End of the road for the tax disc
After 93 years the tax disc is to be scrapped and replaced with an electronic system, Chancellor George Osborne has announced in the Autumn Statement.
First introduced in 1921, the tax disc displayed proof that the motorist had paid the vehicle excise duty. Vehicle taxation was actually introduced in the 1888 budget, although vehicle excise duty applying specifically to motor vehicles came into being with the Roads Act of 1920 with the tax disc arriving a year later.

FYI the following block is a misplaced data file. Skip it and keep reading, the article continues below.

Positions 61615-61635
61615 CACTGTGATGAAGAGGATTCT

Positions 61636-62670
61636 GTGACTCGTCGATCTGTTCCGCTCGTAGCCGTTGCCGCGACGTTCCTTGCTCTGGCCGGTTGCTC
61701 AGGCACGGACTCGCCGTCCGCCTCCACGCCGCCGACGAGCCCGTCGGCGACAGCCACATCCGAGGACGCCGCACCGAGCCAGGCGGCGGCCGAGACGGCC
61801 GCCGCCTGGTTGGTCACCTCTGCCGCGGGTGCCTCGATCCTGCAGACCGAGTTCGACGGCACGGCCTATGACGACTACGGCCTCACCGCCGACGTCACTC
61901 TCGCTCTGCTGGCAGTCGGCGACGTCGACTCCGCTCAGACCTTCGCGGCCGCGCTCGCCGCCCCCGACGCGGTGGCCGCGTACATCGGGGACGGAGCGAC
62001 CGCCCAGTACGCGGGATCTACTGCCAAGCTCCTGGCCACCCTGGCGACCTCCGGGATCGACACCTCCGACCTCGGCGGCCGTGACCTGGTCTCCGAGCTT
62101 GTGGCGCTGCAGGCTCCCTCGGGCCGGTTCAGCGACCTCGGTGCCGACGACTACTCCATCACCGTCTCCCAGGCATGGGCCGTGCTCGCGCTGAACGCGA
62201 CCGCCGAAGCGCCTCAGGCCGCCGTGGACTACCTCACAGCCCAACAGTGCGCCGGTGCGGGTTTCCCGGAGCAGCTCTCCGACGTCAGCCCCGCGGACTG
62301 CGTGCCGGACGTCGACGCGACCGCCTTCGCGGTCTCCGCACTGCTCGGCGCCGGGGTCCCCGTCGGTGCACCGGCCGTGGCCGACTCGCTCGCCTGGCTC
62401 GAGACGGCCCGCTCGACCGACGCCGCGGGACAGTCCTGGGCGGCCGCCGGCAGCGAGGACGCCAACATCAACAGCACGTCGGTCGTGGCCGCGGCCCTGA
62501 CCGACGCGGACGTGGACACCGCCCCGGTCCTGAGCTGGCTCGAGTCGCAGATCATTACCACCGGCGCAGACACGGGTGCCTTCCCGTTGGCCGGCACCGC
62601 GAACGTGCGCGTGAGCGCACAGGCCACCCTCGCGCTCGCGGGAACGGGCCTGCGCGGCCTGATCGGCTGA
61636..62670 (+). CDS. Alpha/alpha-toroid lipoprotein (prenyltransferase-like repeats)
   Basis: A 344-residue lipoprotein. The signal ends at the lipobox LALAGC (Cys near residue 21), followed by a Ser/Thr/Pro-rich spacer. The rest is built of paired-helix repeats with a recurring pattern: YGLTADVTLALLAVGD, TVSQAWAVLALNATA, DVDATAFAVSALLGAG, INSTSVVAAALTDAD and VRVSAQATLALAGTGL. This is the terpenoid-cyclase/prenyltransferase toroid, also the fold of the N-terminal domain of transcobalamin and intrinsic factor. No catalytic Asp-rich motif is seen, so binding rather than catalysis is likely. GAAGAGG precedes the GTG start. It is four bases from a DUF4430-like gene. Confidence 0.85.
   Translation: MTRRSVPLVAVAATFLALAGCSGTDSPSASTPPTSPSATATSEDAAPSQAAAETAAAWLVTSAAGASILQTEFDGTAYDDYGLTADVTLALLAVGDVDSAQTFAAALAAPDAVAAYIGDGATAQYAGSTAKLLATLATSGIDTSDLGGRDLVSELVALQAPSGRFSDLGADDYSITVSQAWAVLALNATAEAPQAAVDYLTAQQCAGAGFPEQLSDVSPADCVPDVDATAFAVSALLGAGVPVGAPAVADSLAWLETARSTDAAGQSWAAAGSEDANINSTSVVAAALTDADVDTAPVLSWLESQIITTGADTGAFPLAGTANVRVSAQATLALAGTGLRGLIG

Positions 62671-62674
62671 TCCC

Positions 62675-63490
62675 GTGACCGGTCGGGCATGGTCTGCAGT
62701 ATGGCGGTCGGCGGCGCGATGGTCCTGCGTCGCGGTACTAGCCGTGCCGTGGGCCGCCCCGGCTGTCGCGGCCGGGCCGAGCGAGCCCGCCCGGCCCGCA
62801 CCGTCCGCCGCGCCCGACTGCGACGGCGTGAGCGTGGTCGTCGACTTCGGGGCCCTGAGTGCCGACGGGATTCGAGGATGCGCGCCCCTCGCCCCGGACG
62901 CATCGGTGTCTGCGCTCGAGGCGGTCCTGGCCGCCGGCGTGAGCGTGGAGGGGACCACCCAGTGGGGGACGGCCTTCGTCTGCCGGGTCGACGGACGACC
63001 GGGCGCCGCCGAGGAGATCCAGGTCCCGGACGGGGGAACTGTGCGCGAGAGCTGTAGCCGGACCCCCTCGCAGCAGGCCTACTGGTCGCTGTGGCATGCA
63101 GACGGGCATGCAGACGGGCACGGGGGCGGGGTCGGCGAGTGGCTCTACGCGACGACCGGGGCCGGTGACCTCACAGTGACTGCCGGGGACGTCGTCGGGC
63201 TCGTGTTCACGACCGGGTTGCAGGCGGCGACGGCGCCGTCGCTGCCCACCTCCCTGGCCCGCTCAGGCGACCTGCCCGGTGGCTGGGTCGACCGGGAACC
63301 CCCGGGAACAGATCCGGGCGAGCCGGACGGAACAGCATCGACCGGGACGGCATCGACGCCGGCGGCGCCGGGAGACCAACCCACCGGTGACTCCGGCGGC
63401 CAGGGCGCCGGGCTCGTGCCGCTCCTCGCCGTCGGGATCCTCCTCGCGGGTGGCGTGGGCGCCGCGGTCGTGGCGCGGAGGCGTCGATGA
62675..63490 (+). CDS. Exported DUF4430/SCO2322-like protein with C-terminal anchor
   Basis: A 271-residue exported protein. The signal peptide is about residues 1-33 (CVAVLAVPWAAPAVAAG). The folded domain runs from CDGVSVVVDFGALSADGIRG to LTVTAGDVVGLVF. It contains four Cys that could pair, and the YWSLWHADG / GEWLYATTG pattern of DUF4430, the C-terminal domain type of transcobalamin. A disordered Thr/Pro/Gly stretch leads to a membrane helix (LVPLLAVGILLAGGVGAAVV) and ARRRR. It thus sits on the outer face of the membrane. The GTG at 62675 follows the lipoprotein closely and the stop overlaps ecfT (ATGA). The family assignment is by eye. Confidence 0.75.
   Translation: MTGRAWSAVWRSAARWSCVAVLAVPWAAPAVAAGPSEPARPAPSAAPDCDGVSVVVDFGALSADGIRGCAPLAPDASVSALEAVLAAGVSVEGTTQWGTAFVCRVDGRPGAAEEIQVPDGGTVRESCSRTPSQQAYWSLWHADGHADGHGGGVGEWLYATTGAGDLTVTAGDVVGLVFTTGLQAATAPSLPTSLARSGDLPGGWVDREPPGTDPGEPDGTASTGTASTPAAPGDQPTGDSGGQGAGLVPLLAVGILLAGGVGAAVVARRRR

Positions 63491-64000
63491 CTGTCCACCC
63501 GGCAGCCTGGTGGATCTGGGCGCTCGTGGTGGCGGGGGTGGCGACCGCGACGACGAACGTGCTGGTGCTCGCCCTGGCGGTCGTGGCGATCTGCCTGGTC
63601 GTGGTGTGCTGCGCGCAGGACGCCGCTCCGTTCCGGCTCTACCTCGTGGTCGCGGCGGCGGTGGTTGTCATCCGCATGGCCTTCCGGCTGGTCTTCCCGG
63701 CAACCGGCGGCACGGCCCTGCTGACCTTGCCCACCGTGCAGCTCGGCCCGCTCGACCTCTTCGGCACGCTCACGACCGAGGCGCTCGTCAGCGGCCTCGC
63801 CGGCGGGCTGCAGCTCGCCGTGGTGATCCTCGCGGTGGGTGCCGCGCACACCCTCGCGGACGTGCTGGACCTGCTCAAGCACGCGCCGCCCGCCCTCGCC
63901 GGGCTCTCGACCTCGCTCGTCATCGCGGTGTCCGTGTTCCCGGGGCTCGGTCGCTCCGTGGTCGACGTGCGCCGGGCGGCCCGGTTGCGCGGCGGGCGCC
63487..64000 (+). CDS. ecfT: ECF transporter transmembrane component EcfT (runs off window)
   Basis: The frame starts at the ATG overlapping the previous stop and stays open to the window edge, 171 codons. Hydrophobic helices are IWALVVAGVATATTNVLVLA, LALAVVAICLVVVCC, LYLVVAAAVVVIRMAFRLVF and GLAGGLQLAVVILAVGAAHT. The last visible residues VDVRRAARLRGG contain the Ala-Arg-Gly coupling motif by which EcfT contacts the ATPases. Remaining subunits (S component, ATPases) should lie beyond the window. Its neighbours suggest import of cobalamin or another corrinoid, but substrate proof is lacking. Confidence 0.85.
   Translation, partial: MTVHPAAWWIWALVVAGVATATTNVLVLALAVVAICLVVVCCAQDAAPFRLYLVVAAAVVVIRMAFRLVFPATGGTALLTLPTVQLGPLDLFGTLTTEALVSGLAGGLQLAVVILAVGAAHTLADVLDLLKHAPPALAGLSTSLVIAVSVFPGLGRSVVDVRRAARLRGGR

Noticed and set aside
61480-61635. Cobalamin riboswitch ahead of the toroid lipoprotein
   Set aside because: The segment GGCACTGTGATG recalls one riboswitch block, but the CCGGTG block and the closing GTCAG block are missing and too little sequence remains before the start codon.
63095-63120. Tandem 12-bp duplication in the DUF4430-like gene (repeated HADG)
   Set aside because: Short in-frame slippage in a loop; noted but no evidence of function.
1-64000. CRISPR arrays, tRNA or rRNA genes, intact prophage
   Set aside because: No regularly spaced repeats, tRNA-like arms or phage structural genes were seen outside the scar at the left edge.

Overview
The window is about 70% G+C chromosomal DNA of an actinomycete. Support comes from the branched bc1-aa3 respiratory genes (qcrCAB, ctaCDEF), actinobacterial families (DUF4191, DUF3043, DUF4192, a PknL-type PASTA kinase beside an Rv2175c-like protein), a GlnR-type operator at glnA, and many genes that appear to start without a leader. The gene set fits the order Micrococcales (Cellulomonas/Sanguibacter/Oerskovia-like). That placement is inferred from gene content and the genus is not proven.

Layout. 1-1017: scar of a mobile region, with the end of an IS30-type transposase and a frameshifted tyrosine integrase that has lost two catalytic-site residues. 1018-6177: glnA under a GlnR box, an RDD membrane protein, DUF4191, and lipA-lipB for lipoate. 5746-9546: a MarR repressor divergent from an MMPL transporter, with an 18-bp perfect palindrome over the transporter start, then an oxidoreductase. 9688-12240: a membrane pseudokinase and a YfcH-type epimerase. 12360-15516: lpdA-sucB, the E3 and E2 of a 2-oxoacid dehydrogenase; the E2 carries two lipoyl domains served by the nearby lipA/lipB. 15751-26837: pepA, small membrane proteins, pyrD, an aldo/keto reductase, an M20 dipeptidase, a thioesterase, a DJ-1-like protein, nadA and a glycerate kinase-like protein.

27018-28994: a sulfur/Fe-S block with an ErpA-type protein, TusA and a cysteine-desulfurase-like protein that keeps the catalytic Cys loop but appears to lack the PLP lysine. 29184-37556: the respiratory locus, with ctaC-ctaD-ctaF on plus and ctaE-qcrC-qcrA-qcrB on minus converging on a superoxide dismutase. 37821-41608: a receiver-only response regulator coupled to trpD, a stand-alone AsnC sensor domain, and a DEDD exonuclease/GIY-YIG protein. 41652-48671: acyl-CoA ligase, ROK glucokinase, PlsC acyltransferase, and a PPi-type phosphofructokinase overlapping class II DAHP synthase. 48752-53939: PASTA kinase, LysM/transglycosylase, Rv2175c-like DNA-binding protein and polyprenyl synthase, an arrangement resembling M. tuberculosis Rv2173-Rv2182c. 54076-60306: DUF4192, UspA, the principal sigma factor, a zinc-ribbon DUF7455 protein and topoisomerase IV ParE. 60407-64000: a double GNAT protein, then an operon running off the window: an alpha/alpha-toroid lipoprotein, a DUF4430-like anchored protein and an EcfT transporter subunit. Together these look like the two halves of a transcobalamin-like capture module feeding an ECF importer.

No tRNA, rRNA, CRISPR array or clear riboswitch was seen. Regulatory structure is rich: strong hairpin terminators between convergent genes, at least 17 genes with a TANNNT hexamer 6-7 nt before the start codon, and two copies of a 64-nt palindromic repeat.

The new electronic system will enable people to pay VED by monthly direct debit, which will be much more convenient and will help cash strapped motorists to budget by spreading the cost, it will also mean Treasury savings of £7m in administration costs. The police and DVLA mostly rely on the electronic register so the present tax disc system is no longer necessary, a Treasury spokesperson said it would make “dealing with government more hassle free” and that it showed the government was moving “into the modern age”. It will still be possible to tax a vehicle at a post office or by telephone.
The changes are due to come into force in October 2014.
Special Thanks comedy_nose for providing the image